Tom Cruise made headlines recently – not for professing his love while jumping on a couch, but for something that affects everyone who watches television or movies. The long-time A-lister recently expressed his distaste for motion smoothing, which is otherwise known as video interpolation or the soap opera effect. What does this even mean? Let’s take a look!
To first understand what motion smoothing is, let’s first talk about what frame rate is.
Although movies, videos and TV shows appear to be one continuous flow, they’re actually composed of countless images strung together to simulate a smooth motion. Think about how a flip book works: You flip through a sequence of images that, when combined, give the illusion animation; that’s essentially how movies and videos work. Films look very smooth and seamless because they are typically shot at 24 frames per second (fps), which means that there are 24 images displayed per second appear to be a continuous video. Going back to the flip book example, this would be the equivalent of flipping the pages at a 24 page per second rate. If you were to increase the number of images per second, the video would appear a lot different.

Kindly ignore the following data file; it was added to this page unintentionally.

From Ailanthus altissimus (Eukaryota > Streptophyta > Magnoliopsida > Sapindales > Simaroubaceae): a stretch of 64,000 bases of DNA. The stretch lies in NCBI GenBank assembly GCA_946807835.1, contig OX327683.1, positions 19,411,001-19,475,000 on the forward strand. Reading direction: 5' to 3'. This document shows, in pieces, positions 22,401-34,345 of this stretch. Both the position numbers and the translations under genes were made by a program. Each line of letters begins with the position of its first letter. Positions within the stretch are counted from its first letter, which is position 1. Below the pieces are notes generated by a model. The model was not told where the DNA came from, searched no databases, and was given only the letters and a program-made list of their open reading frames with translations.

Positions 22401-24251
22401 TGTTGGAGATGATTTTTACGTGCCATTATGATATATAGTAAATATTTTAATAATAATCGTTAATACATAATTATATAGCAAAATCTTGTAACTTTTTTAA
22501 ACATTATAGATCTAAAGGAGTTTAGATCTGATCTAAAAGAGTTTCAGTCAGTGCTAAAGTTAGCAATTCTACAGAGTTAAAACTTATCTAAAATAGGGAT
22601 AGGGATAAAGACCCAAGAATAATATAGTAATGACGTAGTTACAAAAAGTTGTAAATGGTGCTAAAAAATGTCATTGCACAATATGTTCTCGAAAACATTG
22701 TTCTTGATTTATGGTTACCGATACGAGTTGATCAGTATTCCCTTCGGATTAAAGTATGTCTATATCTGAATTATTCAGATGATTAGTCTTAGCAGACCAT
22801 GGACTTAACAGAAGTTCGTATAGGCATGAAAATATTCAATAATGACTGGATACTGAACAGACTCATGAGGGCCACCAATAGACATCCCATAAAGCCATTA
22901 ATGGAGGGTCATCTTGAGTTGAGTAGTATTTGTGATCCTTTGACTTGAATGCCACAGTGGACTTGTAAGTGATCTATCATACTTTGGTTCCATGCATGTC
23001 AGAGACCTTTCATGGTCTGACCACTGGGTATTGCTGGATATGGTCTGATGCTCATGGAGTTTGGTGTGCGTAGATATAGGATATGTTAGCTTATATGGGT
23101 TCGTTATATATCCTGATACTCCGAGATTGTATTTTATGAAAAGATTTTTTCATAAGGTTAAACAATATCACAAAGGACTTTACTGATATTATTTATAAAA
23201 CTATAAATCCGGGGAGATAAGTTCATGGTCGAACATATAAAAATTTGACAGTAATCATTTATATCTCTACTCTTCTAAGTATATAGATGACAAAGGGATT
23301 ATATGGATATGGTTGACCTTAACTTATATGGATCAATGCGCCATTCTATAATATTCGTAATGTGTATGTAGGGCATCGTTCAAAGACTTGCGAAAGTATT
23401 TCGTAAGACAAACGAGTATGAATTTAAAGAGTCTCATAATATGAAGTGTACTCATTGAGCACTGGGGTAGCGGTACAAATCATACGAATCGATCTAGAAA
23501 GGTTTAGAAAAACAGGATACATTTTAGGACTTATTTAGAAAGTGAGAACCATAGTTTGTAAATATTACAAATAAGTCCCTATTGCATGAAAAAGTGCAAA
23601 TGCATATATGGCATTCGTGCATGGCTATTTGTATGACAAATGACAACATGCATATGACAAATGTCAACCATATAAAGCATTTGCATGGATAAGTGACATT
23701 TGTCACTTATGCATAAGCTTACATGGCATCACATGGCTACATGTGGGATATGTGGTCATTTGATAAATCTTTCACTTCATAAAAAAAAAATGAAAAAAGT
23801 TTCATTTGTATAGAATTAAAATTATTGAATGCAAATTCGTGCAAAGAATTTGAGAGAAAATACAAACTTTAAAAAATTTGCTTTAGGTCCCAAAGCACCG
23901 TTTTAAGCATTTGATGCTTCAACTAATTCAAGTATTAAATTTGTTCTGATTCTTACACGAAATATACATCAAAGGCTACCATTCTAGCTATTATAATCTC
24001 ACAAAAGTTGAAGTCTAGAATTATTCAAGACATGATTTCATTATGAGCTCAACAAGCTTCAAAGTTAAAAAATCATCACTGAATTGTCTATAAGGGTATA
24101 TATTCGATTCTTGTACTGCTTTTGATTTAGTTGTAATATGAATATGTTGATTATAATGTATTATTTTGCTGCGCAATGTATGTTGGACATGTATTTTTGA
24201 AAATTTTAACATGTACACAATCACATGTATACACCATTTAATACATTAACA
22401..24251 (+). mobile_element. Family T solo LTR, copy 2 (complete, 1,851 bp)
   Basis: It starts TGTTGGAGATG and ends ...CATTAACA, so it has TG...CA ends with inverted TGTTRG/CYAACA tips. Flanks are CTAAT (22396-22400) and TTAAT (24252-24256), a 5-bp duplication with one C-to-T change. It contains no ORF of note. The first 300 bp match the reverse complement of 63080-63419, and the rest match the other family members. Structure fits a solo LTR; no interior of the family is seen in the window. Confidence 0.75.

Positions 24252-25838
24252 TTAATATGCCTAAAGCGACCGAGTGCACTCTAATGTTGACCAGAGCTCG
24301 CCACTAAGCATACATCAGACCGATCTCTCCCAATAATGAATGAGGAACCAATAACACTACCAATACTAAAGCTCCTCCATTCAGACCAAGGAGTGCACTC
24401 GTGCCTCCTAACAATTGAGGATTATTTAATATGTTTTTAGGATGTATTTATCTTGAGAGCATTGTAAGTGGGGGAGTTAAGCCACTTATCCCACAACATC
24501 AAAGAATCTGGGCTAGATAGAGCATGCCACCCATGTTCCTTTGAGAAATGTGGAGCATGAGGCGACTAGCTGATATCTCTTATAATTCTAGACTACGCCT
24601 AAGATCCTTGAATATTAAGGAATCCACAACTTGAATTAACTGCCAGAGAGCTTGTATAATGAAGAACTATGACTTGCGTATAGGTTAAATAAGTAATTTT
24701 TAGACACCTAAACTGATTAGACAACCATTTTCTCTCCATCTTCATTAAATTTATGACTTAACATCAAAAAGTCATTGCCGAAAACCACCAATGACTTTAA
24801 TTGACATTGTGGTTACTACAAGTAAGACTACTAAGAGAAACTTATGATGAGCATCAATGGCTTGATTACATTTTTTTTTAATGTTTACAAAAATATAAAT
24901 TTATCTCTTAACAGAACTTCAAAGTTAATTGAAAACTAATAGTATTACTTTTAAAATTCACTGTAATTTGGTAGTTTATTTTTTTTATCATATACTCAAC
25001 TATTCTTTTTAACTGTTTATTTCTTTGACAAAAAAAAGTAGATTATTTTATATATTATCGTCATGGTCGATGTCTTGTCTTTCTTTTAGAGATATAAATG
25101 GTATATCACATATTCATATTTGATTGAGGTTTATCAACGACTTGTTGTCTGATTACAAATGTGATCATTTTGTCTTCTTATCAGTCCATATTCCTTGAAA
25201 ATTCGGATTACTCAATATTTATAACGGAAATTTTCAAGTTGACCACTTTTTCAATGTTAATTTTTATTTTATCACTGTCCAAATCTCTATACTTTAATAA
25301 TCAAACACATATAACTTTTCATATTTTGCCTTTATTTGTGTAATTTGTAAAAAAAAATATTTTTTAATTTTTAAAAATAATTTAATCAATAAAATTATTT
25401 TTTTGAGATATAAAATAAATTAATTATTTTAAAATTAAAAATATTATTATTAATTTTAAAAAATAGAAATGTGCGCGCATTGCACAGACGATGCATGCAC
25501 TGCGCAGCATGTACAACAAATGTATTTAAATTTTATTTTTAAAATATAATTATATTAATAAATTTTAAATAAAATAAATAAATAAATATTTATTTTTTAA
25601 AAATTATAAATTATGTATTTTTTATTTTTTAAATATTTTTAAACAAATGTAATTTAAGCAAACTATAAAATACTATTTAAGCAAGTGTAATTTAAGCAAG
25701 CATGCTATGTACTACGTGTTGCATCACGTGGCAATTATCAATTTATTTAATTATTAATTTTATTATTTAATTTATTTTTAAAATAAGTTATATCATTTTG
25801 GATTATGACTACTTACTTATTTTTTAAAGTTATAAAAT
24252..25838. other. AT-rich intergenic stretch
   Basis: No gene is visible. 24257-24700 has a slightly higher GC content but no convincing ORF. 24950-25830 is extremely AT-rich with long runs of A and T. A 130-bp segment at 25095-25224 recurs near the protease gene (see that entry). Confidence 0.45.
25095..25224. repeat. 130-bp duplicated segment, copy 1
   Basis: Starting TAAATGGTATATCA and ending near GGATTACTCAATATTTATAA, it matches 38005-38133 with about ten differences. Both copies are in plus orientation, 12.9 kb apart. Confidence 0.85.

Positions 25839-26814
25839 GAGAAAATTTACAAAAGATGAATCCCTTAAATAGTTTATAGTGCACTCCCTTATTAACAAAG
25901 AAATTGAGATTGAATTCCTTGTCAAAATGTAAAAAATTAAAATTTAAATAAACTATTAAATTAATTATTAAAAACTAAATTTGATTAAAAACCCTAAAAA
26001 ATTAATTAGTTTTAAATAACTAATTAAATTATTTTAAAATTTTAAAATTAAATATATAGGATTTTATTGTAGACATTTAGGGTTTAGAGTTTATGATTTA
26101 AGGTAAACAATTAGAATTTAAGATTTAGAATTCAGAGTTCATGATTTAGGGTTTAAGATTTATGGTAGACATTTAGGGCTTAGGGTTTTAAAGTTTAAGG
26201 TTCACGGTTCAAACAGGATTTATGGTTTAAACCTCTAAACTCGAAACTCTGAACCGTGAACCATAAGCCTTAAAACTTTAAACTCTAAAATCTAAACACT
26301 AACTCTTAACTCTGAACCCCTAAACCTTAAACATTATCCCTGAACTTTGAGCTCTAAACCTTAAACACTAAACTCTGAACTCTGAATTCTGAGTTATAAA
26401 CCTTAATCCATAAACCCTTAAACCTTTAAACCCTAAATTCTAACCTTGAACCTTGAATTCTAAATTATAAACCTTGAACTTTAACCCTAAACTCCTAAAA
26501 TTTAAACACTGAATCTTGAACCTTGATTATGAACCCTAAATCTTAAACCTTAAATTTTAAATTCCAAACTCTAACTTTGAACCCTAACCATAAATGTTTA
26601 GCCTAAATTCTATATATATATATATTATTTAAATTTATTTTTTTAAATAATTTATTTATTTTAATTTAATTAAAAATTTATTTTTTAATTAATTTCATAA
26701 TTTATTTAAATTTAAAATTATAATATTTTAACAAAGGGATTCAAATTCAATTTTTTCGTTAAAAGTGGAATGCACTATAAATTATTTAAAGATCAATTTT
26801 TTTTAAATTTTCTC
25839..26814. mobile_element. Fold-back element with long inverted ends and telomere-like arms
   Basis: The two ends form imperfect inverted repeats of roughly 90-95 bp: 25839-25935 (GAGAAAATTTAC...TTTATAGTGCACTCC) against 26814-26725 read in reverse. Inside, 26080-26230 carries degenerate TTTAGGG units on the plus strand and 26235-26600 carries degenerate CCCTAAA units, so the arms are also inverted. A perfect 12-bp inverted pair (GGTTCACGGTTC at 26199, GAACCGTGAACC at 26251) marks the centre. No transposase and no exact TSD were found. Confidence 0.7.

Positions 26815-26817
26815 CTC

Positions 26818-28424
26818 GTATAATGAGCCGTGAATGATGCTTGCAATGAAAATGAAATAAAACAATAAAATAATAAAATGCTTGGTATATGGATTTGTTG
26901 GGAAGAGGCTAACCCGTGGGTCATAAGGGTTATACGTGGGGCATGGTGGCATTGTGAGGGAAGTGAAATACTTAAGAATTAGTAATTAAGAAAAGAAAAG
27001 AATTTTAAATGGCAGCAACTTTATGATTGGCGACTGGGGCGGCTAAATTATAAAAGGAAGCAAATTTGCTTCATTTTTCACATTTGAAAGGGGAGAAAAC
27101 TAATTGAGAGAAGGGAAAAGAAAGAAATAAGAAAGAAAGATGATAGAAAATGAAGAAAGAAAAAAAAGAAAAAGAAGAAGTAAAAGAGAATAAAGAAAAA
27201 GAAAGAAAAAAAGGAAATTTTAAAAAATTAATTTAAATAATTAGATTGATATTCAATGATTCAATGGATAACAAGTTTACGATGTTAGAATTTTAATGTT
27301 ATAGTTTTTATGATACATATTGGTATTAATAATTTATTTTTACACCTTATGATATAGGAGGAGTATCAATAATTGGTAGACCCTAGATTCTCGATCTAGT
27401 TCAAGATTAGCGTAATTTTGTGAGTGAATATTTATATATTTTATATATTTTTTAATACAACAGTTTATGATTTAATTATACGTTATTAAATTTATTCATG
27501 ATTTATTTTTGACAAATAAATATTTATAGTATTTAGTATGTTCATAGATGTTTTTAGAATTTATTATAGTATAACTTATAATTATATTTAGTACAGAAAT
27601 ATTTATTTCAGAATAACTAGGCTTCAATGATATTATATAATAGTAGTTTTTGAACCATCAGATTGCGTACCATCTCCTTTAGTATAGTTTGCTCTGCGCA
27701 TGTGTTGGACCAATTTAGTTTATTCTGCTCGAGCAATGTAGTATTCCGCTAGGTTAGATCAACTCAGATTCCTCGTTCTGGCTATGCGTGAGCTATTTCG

Have you ever noticed that soap operas and daytime television shows have an odd look about them? It’s hard to place your finger on what’s different, but the quality just isn’t the same as movies. Well, that’s because are filmed with a higher frame rate than most flicks.
As mentioned earlier, movies are generally filmed at 24 fps, but a new technology called motion smoothing will digitally increase your frame rate. These images digitally created by your TV aren’t really noticeable by the naked eye, but the overall feel of the show or movie you’re watching will seem drastically different with motion smoothing on, which some compare to the quality of how soap operas look.
If your TV supports motion smoothing, it can most likely be turned on or off in the device’s settings. Most film purists will advise that you turn off motion smoothing so that you can watch the content unaltered as the director intended. For live TV such as sports, motion smoothing can enhance your experience. Also, consider that motion smoothing might affect your gaming experience. At the end of the day, use your eyes. Do you like or dislike the appearance of the soap opera effect? We believe it’s up to the viewer whether they want to have it on or off.